State adds to list of groups who can sell AIB shares to public

Department warns would-be investors to seek independent advice before applying

The sale of a 25 per cent stake in AIB to stock market investors is expected to raise about €3 billion for the Government. Photograph: Cyril Byrne

The sale of a 25 per cent stake in AIB to stock market investors is expected to raise about €3 billion for the Government. Photograph: Cyril Byrne

 

The Government has added more firms to the list of intermediaries through which the public can buy shares in the upcoming flotation of State-owned AIB.

The Irish units of two UK-owned firms, Quilter Cheviot and Redmayne-Bentley, have been added to the existing list of six companies through which retail investors,effectively members of the public, can buy AIB stock.

Davy, Goodbody, Investec, Cantor Fitzgerald, Merrion Private and Campbell O’Connor are already on the list of intermediaries that can deal with retail investors.

The minimum investment has been set at €10,000 and would-be investors need to be registered as a client of one of the participating brokerages by the close of business on June 16th in order to apply for stock being sold.

Minister for Finance Michael Noonan announced last week that he planned to proceed with the sale of a 25 per cent stake in AIB to stock market investors in a deal expected to raise about €3 billion for the Government.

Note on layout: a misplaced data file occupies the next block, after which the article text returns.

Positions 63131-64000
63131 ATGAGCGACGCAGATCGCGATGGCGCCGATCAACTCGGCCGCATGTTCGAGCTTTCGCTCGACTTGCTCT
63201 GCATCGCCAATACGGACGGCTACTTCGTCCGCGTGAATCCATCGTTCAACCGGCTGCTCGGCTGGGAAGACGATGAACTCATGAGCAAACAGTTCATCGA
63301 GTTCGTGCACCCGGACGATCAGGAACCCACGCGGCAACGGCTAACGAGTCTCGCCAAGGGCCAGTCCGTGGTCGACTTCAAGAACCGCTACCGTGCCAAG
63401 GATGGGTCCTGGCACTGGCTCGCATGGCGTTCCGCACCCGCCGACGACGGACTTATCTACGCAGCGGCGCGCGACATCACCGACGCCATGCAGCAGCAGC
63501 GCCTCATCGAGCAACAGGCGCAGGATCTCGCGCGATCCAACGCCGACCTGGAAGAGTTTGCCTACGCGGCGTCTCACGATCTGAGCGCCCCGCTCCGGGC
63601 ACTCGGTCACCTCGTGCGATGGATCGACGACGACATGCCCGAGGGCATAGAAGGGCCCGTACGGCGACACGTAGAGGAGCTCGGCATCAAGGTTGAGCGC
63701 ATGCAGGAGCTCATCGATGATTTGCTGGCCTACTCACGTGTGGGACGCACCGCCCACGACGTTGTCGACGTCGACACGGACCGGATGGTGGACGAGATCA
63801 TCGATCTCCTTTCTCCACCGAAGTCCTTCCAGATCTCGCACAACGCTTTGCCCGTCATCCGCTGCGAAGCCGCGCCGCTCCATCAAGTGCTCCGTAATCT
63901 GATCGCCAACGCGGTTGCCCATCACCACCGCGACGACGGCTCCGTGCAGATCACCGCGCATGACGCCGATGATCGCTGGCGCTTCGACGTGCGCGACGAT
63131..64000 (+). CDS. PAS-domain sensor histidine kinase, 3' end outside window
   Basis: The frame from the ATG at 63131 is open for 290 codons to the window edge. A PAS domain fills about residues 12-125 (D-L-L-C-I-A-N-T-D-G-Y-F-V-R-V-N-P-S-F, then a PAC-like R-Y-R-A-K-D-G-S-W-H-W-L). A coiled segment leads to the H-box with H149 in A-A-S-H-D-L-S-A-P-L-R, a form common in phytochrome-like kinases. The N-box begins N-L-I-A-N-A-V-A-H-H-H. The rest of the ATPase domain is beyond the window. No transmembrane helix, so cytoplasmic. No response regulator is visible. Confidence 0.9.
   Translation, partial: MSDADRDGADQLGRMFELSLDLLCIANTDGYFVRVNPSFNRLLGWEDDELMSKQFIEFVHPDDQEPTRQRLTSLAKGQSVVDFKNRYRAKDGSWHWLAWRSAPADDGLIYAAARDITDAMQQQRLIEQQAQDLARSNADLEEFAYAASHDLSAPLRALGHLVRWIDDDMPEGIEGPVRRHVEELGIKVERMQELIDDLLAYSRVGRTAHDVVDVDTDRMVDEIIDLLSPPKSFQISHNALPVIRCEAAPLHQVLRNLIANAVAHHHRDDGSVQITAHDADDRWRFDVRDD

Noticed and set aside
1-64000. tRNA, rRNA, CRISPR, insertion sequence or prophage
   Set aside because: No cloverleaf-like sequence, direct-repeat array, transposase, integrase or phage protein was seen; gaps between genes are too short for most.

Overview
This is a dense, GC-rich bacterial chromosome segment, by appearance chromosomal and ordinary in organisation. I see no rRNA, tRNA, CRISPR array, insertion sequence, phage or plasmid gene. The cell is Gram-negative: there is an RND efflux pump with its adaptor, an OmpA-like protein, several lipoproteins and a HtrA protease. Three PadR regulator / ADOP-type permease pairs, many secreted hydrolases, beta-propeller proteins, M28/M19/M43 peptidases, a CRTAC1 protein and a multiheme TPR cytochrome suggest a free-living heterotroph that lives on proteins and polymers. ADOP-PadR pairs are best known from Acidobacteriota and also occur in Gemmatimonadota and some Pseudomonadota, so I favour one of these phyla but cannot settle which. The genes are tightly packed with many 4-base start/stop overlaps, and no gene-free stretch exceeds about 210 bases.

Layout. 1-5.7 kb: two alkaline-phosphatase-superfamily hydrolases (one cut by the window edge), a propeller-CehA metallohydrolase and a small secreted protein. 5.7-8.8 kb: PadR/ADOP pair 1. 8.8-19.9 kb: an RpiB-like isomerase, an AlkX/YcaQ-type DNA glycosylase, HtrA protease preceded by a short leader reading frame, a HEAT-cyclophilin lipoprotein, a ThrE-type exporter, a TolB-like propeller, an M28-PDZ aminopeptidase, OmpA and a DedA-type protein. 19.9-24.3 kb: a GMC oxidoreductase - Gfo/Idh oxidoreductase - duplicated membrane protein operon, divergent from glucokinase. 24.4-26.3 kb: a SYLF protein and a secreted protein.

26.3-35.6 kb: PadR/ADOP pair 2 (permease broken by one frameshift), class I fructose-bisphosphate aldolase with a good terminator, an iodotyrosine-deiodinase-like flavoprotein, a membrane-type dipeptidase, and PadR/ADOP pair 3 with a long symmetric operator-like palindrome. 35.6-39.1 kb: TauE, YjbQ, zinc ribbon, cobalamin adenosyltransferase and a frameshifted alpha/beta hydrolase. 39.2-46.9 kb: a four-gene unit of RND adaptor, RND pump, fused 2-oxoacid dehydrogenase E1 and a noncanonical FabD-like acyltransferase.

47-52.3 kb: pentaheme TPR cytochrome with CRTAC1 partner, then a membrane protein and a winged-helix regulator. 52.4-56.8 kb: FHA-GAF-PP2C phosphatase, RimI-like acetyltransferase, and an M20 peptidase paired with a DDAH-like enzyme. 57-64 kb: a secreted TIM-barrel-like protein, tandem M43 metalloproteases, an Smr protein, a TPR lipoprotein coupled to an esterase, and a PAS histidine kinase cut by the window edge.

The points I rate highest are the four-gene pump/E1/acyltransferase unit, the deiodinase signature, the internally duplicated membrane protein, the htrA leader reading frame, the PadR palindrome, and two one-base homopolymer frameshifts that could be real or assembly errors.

The transaction is expected to conclude at the end of this month.

Intermediaries list

Sources said that the move to expand the intermediaries list was taken so that clients of smaller brokerages would not be put at a disadvantage, rather than an active push by the Government to sell Europe’s largest initial public offering so far this year to members of the public.

“The allocation of shares to applications from members of the public will be decided on the basis of demand received and may be less than the amount applied for,” the department of finance said in an advertisement appearing across daily newspapers on Friday.

Potential investors should consult an independent professional advisor as to the suitability of investing in the AIB shares, it added.

Market observers expect retail investors to be allocated between 10 and 15 per cent of the stock on offer.

The use of intermediaries adheres to the approach taken by the State during the IPO of Aer Lingus in 2006 and is a significant difference from the 1999 flotation of Telecom Éireann, since renamed Eir, which was more actively marketed to small investors.

A detailed prospectus on AIB, containing financial information and potential risks, is expected to be published next week alongside a price range at which the shares are expected to sell.